Reason for edit: Edited to remove flame bait
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access forbidden
post Oct 8 2011, 04:01 PM
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QUOTE(Bikerdad @ Aug 21 2011, 08:11 AM) *
What is wrong with increasing wealth disparity?


Theoretically there is nothing wrong with a "disparity."
There will always be disparities in one thing or another.
But income disparity is a symptom of the state of the economics of a society, so it becomes a symbol of inequality.

The issue of the middle class is a non-issue. The term, middle class, can mean just an income bracket, but it also means a specific social class.

Middle class in Germany was among the most nationalistic segments of society and sided with the conservatives and military class in supporting World War I.

As a social class, the middle class are not nice guys. Nobody likes them except consumer manufacturers and vendors because they buy their products. They mistreat the working class and poor. The upper middle class does not like them.

More important than income disparity is disparity in rights and opportunities and privileges. The emphasis on amount of income is actually a misleading issue that liberals mistakenly obsess about.


QUOTE(CruisingRam @ Aug 22 2011, 06:26 PM) *
It seems clear that extreme wealth disparity involves using money to rig the system to a great degree. I call that corrupt. A corrupt system is ultimately unstable, with compensating charity being only a band aid solution.

BINGO- we have a winner- it is because the rich in our country so often come about it dishonestly through corruption.


The poster has not shown that wealth disparity necessarily involves corruption. Can we say that Bill Gates, Warren Buffett, or Steve Jobs achieved their wealth by that corruption, or used it after they gained their wealth?

So to say that wealth was achieved by corruption does not appear to me necessarily related to disparity. This is tantamount to accusing anyone who has more wealth than we do of being more corrupt.

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akaCG
post Oct 27 2011, 03:22 AM
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From today's PBS News Hour program, an interview that delves into the thread's topic:

"Does U.S. Economic Inequality Have a Good Side?"

Superb.

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post Oct 27 2011, 03:41 PM
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QUOTE(akaCG @ Oct 26 2011, 10:22 PM) *
From today's PBS News Hour program, an interview that delves into the thread's topic:

"Does U.S. Economic Inequality Have a Good Side?"

Here’s the CBO statement that brought about Paul Solomon’s interview of Richard Epstein.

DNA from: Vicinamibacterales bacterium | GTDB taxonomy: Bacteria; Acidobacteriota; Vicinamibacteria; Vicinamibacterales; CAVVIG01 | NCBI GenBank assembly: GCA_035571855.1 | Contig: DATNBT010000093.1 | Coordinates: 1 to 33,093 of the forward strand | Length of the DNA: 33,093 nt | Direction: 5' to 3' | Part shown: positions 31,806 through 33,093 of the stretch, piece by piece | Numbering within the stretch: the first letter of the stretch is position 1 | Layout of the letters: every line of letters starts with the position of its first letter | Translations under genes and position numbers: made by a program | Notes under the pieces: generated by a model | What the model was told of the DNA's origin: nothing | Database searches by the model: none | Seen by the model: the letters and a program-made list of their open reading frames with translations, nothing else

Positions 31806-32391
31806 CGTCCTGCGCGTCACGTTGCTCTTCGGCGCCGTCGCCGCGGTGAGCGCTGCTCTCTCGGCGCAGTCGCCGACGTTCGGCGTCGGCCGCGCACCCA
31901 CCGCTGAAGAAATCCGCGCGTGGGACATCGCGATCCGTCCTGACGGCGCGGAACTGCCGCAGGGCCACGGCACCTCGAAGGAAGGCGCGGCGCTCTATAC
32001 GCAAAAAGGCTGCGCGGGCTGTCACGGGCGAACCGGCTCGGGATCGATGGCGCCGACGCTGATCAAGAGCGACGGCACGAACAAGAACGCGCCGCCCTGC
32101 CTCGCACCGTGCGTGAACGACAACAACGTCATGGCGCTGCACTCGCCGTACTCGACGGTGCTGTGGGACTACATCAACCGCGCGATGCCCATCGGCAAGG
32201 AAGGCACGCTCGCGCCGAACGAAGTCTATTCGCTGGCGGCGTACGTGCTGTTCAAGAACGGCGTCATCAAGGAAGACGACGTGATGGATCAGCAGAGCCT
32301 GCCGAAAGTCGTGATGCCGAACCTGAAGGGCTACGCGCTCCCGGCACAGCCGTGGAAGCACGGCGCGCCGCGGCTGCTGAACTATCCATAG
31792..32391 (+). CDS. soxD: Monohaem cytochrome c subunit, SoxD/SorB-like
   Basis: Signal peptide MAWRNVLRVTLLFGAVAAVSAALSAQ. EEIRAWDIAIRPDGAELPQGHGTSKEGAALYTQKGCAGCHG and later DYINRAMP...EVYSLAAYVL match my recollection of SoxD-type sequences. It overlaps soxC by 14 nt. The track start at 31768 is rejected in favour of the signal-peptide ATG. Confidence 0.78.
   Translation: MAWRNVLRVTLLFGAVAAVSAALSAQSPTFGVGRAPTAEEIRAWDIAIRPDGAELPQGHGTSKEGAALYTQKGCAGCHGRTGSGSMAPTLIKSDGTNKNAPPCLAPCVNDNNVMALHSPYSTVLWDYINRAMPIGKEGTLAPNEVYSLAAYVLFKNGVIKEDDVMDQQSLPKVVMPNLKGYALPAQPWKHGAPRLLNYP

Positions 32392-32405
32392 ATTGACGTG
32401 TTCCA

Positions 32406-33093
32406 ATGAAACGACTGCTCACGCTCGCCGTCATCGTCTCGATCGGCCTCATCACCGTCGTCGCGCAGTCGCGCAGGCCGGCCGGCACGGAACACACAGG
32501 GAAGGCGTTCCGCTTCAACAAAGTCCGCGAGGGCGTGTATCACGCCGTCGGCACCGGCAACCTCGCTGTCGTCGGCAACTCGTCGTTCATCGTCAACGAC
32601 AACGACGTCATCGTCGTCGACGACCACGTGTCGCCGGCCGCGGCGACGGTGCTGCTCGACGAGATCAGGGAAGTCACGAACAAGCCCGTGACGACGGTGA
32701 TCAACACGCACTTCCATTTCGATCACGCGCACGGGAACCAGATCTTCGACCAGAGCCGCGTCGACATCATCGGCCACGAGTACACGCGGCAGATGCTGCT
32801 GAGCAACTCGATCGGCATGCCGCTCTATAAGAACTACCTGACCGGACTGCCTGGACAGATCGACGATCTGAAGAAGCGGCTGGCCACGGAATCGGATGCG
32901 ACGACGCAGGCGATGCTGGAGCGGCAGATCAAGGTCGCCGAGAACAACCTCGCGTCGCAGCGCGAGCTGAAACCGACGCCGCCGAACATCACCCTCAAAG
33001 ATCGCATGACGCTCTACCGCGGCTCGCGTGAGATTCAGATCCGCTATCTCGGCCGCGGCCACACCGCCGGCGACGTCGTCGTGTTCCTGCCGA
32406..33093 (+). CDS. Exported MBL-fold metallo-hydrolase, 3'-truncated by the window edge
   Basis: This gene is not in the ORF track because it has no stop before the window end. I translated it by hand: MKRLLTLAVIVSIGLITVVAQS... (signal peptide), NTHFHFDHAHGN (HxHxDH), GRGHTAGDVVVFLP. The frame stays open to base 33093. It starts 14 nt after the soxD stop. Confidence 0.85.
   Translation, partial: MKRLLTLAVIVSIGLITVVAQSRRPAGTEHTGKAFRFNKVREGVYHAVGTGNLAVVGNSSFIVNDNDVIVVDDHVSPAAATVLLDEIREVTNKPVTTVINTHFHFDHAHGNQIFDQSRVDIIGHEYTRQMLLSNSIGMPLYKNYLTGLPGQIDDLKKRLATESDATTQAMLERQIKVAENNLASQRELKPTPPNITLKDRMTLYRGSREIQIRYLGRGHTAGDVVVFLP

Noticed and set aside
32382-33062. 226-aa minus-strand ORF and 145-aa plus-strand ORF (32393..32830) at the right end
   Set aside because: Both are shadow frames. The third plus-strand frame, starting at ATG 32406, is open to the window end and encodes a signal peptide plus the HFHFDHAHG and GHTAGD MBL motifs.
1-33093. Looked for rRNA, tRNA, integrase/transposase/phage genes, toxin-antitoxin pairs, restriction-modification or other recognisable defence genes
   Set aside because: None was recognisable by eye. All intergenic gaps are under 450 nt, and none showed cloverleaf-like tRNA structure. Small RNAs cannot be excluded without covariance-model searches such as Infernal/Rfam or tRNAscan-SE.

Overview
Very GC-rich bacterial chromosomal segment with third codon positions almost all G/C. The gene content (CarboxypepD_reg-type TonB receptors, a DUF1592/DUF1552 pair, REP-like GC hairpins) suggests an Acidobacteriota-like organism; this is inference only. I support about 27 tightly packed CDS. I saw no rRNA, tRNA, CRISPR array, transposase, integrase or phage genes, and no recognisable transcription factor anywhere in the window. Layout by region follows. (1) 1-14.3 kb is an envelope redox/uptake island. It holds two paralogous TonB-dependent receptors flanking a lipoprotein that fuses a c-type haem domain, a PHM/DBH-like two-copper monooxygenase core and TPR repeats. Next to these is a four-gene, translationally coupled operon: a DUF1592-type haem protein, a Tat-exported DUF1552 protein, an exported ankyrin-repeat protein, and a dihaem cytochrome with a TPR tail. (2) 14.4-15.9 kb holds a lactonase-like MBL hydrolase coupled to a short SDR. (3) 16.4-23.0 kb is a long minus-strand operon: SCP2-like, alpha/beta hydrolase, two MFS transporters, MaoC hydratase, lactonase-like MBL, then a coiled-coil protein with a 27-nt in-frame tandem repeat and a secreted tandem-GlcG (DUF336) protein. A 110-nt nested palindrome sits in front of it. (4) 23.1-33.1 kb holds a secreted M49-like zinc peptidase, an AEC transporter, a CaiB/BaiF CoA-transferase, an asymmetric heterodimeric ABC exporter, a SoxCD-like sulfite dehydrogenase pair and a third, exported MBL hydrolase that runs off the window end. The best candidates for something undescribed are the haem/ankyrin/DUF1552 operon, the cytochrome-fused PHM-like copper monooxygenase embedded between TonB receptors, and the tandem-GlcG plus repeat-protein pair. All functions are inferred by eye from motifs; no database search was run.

http://www.cbo.gov/doc.cfm?index=12485

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akaCG
post Oct 27 2011, 04:25 PM
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QUOTE(BoF @ Oct 27 2011, 11:41 AM) *
QUOTE(akaCG @ Oct 26 2011, 10:22 PM) *
From today's PBS News Hour program, an interview that delves into the thread's topic:

"Does U.S. Economic Inequality Have a Good Side?"

Here’s the CBO statement that brought about Paul Solomon’s interview of Richard Epstein.
http://www.cbo.gov/doc.cfm?index=12485

And here's an analysis of the CBO report:
http://blog.american.com/2011/10/7-reasons...ome-inequality/

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BoF
post Oct 27 2011, 04:35 PM
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QUOTE(akaCG @ Oct 27 2011, 11:25 AM) *
QUOTE(BoF @ Oct 27 2011, 11:41 AM) *
QUOTE(akaCG @ Oct 26 2011, 10:22 PM) *
From today's PBS News Hour program, an interview that delves into the thread's topic:

"Does U.S. Economic Inequality Have a Good Side?"

Here’s the CBO statement that brought about Paul Solomon’s interview of Richard Epstein.
http://www.cbo.gov/doc.cfm?index=12485

And here's an analysis of the CBO report:
http://blog.american.com/2011/10/7-reasons...ome-inequality/

I am sure those on ad.gif are intelligent enough do their own analysis rather than rely on a right-wing blog like you do so frequently.

Just more of your usual P-R-O-P-A-G-A-N-D-A.
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akaCG
post Oct 28 2011, 12:11 AM
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More analysis in response to the CBO report:
QUOTE
...
I hate to be the bearer of good news just as the Occupy Wall Street movement is gathering steam, but protesters can stop worrying about rising inequality and go home. New evidence suggests that the super-rich got hit by the recession much harder than the rest of the 99 percent. This doesn’t mean that they will be filing for food stamps any time soon. But it does mean that, contrary to progressive mythology, natural market forces might be restoring some semblance of cosmic justice.
...
New data from the University of Chicago’s Steven Kaplan shows that, despite government bailouts, in 2008 and 2009 the adjusted gross income of the top 1 percent — a disproportionate number of whom work in the financial industry — fell to 1997 levels. All in all, the fat cats took a 20 percent income hit, compared with the 7 percent lower earners suffered in the aggregate.
...